Chapter 11: A New Residence, the Fruit Vendor and Vatsâsura and Bakâsura Defeated
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    Welcome, Guest · RSS 2018-11-16, 7:13 PM

    Chapter 11: A New Residence, the Fruit Vendor and Vatsâsura and Bakâsura Defeated

    (1) S'rî S'uka said: 'The cowherd men lead by Nanda heard the tumult of the falling trees and, afraid that it had been the thunder, went to the spot oh best of the Kurus. (2) Discovering that the two arjunas had fallen to the ground they, flabbergasted, had no idea what the cause of this apparent crash would be. (3) Who could have done this? The child, dragging the wooden mortar that He was bound to by the rope? How could this wondrous thing have happened? They were perplexed. (4) The other children said: 'He has done it, with the mortar getting across. He dragged it in between the trees! And there were also two personalities. We saw it with our own eyes!' (5) They could not believe what they said. 'That is not possible! How could such a small child have uprooted the trees?' But some of them had doubts [and deemed it very well possible].  (6) When Nanda saw that his son with a rope being tied to a big mortar was dragging around with it, he had to smile and released Him.

    (7) The Supreme Lord encouraged by the gopîs, sometimes danced or sang for them, as if He was a simple, ordinary child they could control like a wooden doll. (8) Sometimes He on request carried a wooden seat, a measuring jug or a pair of shoes, to which He made fun with His relatives by striking His arms [as if He would be a strong adult]. (9) By acting like a child to the pleasure of everyone, the Supreme Lord in Vraja showed the world to what extent He submits to His devotees.

    (10) Krishna [one day] heard a fruit vendor calling: 'Oh people, come and get your fruits!' And so the Infallible One, the Bestower of all Fruits who wanted some fruits, quickly grabbed some paddy and came to buy fruit. (11) What He had to offer  had slipped from the palms of His hands [on the way], but the fruit lady filled them [nevertheless] with fruits. Thereupon the entire basket of fruits filled with gold and jewels!

    (12) After the incident with the arjunas Rohinî Devî once called for Krishna and Râma who were absorbed in their playing with the other children at the riverside. (13) When the boys immersed in their games upon being called did not show up, Rohinî sent mother Yas'odâ to take care of the sons. (14) As she was calling for her son Krishna and for the other boys whom He so late still was playing with, because of her love the milk flowed from her breasts. (15) 'Krishna, oh Krishna my lotus-eyed one, oh darling, stop playing and drink some milk. You must be tired and hungry my son! (16) Oh Râma, please come right now together with Your younger brother oh love of the family. You enjoyed Your breakfast this morning and You now must be needing some more! (17) Oh scion of Dâs'ârha ['worthy of service', the Yadus], the king of Vraja wants to eat and is waiting for You. Come here, be nice and let the other boys go home. (18) You are covered with dirt my son, come and take a bath. Today is the day of Your birth star, be clean and then we'll give cows to the brahmins! (19) Just see how the boys of Your age, being washed by their mothers, are all dressed up. You too with a bath, having eaten and being decorated should enjoy now.' (20) Mother Yas'odâ thus in her intense love considering the Highest of them All to be her son oh ruler of man, took Krishna and Râma by the hand and brought them home to get them presentable.'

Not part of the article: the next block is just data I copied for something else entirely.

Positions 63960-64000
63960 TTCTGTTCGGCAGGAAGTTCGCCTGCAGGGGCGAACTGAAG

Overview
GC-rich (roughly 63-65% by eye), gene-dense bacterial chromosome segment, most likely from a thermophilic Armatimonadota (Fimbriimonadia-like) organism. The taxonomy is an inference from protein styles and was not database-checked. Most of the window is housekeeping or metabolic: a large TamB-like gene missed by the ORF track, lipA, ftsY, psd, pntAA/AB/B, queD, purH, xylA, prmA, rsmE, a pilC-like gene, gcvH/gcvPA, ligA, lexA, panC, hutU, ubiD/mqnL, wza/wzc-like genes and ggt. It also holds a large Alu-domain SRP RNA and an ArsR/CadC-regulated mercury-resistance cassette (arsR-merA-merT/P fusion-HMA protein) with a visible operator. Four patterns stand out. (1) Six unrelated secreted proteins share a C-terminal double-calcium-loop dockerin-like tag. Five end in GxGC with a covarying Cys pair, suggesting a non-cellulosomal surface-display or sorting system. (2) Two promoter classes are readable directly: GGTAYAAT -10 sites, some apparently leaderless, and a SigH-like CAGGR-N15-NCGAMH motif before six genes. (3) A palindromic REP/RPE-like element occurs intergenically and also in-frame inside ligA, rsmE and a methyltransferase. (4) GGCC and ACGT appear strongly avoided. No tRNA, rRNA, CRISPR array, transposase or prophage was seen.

(21) S'rî S'uka said: 'The elderly gopas who witnessed the great disturbances in the Big Forest came together with Nanda to discuss what was happening in Vraja. (22) Upananda [Nanda's elder brother], the oldest and wisest one with the greatest experience, said in that meeting what, according to the time and circumstances, to the interest of Râma and Krishna would be the best thing to do: (23) 'We who wish the best for our Gokula, should leave this place all together. Great disturbances are occurring here with the evil intent to kill the boys. (24) The reason for this is that, somehow or other with the grace of the Lord, He, this boy, was delivered from the hands of the Râkshasî [Pûtanâ] who came here to kill the children and because of the fact that the falling handcart almost hit Him. (25) And then the Lord of the Suras had to save Him from the demon in the form of a whirlwind who transported Him into the sky and so dangerously collapsed on the rocky ground. (26) Being protected by the infallible One the child and the other children also escaped from dying because of the two [falling] trees He got stuck in between. (27) As long as that devil [behind these attacks] is harassing us, we cannot stay in this cow place. To the interest of the boys we all together have to move to another place, before it is too late. (28) There is a[nother] forest named Vrindâvana [the 'clustered forest' *] with lots of fresh greenery and serene rock formations that with its variety of plants and wealth of grasses is a very suitable place for gopa, gopî and cow [go]. (29) Let us therefore immediately go there today and not waste any time. We get all carts ready and be on our way with the cows, our wealth, in front - if you all agree.'